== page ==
A proposal by the European Commission includes the Digital Services Act (DSA) that makes intermediaries and platforms responsible and accountable for tackling and preventing illegal content and the spread of disinformation. Because of their risks related to disinformation, very large online platforms (VLOPs) will be obliged to include provisions on mandatory risk assessments, risk mitigation measures, independent audits, and the transparency of “recommender systems” which are algorithms responsible for the content shown to users.

Furthermore, the EU has funded a number of projects through the Instrument Contributing to Stability and Peace which has illustrated the importance of cooperating with civil society organizations in addressing the Disinformation challenge. Some of the EU projects funded through the Instrument contributing to Stability and Peace; were created in order to assist by providing answers as a response to the disinformation linked to the pandemic. An example includes the EU-funded project ‘#CoronavirusFacts: Addressing the ‘Disinfodemic‘on Covid-19 in conflict-prone environments’, which was implemented by UNESCO in a number of third world countries.


The project supports not only media professionals in spreading facts-based content but it also empowers citizens in making their decisions based on facts.  For society to be actively involved it is important to educate the society to recognize the risk of disinformation and provide it with tools to spot it and reach its own conclusions. Therefore, digital media literacy is crucial when fighting against disinformation.

Additionally, when it comes to legislation dealing with disinformation, it is important to ensure that social media platforms are made more transparent. Therefore, legislation that requires the disclosure of advertisements, bots, and the source`s geographical location may assist in dealing with disinformation campaigns. Even though progress has been made by the EU in tackling disinformation within the EU, efforts in tackling disinformation outside Europe still must be made with a stronger human-rights focus.  When considering external relations, it can be said that the EU has tended to approach disinformation as a geopolitical problem, failing to consider the impacts within third countries. Another problematic area about disinformation and the EU is the fact that the EU`s commitment to ensure that disinformation does not weaken global human rights is more a theory than the actual EU`s practice, as in reality it has increased, both commercial and security ones, with regimes that abuse human rights and undermine democratic checks and balances using disinformation.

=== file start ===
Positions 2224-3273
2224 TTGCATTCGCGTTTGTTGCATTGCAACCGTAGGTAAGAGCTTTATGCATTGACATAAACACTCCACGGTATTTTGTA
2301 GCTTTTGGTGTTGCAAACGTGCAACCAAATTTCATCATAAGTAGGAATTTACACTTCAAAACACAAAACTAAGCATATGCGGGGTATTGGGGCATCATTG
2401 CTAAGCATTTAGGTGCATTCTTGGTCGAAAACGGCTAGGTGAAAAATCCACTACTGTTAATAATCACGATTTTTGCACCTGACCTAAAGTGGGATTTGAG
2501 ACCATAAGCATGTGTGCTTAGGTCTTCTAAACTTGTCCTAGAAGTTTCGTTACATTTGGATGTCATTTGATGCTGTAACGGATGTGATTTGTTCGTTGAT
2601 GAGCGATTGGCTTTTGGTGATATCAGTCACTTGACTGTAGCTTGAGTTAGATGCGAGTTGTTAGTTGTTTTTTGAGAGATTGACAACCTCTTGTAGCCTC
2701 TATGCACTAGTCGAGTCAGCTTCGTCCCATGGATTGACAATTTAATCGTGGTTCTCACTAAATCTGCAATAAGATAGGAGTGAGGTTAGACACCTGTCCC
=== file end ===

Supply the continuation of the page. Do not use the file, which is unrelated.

Another approach could be to make social media platforms liable when they fail to remove false content. This approach could be met with criticism for being aggressive and potentially problematic, as it could lead to the precautionary removal of content to avoid fines that could be imposed. It can also lead to situations where the government or other actors oversee the decision of what should be removed and what can stay. One must consider that the approaches that do not incorporate due process mechanisms are not in line with freedom of expression principles.


The EU and third country local communities
When dealing with disinformation, it is crucial to engage third countries in the process. This could be done through generous support to third-country local communities by the EU which is also an approach compatible with human rights and follows the available policy instruments of the EU concerning third countries.
Αmong the ways for achieving this includes offering support to third-countries local initiatives who have their own tools and capacities for addressing disinformation. Additionally, by increasing support for a wider range of media sources, that could be advantageous in the long-term.

Another recommendation for the EU is the rapid response to disinformation surges. Disinformation surges occur, as seen, during conflicts, health emergencies, international summits of importance, and at the times of elections. The EU's approach could involve ring-fencing an amount of funding that could be released speedily to tackle disinformation campaigns and ensure they do not reach a dangerous level.

Additionally, the EU could empower small-scale deliberative forums targeting disinformation.  Finally, the EU can run trainings in digital literacy and tech skills which would combine tech-oriented training with human rights training.

It is vital to ensure that there is a need for global dialogue when addressing misinformation. The promotion of a broad global forum amongst democracies could be promoted by the European Parliament. The aim of which would be to ensure that the new regulations, laws and standards of online content in third world countries promote democracy and human rights over disinformation.

Conclusion
The difficulty when tackling disinformation is that its effect on human rights is double-edged. This means that by accepting the existence of disinformation, we risk the infringement of core human rights, including the freedom of thought, the right to participation, the right to privacy, and other rights linked to cultural, economic, and social factors. At the same time, we accept its threat and diminishment of democratic quality as it has the power to influence elections; increase digital violence and repression. On the other hand, legislation that is not carefully drafted and does not consider freedom of expression rights can lead to concerning results.